To the extent that I’m at all political, I’m a liberal but not a knee-jerk liberal. I don’t automatically assume that anyone who goes up against Trump is an ally. This is a mistake some liberals are making about lawyer Michael Avenatti and his client Stormy Daniels. The latter are further specimens of carcharodon carcharias — opportunists nosing their way onto the media stage in order to grub for money and fame. Both Avenatti and Daniels already enjoy considerable money and fame, but what they share with Donald Trump is that they are insatiable and lack basic ethics. It’s all about the almighty dollar.
The fact that Trump and Daniels/Avenatti are of the same species doesn’t mean they won’t cannibalize each other. An unappetitlich fact about sharks is that even in the womb, the stronger embryos eat the weaker ones. Our nation is presently being dragged underwater, pulled down by the bad energy and sharklike behaviour of Trump and his cohort.
A short (transmogrified) clip from the Beatles film Yellow Submarine. Perhaps a metaphor for Washington politics, where strange creatures sometimes reach accommodations — or else gobble each other up.
Despite these harsh criticisms, I mean no ill-will to anyone. But our nation is presently in danger from an administration which is incompetent and corrupt, was brought into power by corrupt means, and is sustained by corrupt means, including the Fox News propaganda machine. We face the danger of totalitarianism. People with this type of bad energy often turn to totalitarianism as the most efficient means of ensuring their perpetual power, notoriety, and riches. In this respect, craziness for wealth and fame is turning us into a Bananas republic:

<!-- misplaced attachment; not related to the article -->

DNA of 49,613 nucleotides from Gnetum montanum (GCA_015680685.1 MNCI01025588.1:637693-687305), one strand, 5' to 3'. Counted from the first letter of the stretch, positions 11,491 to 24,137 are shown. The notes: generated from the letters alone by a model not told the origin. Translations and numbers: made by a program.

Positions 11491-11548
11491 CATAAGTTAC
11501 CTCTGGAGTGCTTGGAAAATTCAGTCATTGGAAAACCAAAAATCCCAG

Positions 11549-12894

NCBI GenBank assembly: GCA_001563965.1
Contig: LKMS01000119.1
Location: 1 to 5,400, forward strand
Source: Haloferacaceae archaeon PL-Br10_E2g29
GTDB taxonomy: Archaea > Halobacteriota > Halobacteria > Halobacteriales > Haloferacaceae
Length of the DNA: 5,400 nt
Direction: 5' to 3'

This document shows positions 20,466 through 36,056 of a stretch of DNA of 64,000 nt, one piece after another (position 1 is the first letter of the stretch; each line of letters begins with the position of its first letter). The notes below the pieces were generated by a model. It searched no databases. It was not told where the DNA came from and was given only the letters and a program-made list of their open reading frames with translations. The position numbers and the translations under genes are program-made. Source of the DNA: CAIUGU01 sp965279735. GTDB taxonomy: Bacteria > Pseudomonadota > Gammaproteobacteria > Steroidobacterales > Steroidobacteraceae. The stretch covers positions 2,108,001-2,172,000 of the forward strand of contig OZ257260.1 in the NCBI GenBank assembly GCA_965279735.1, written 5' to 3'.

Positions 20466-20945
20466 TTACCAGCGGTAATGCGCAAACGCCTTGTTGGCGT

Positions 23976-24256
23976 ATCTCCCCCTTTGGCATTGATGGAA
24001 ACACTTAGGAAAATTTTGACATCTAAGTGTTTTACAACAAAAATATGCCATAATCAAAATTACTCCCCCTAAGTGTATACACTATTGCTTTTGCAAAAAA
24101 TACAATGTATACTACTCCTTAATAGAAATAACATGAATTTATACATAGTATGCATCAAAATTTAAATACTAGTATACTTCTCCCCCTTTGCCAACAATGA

I come from an arts and spirituality background, and am not happy about devoting so much of my time to writing about politics. But as in the Vietnam era, people may need to speak up in order to encourage positive change. The present level of corruption in government is unacceptable, and leads to the general breakdown of society. We need to recognize that America is, at its core, a good nation and can do much good for its own people and for the world at large. But to be good and do good, America must resist the bad energy which has descended wholesale upon our capital, and is fed in secret by billions in dark money.
In his testimony before a British House of Commons committee, whistleblower Chris Wylie explained that the political consulting firm Cambridge Analytica (of which he is former research director) doesn’t have to turn a profit like a normal company because it’s subsidized by New York billionaire Robert Mercer. It can therefore act as a covert means of funneling huge contributions to political causes handpicked by Mercer, regardless of supposed limits set by law. This is a concrete example of dark money being used to rig elections, employing hi-tech means as well as the latest psychological theories about how to manipulate voters by getting inside their heads and playing to their fears, using personal data scraped from Facebook.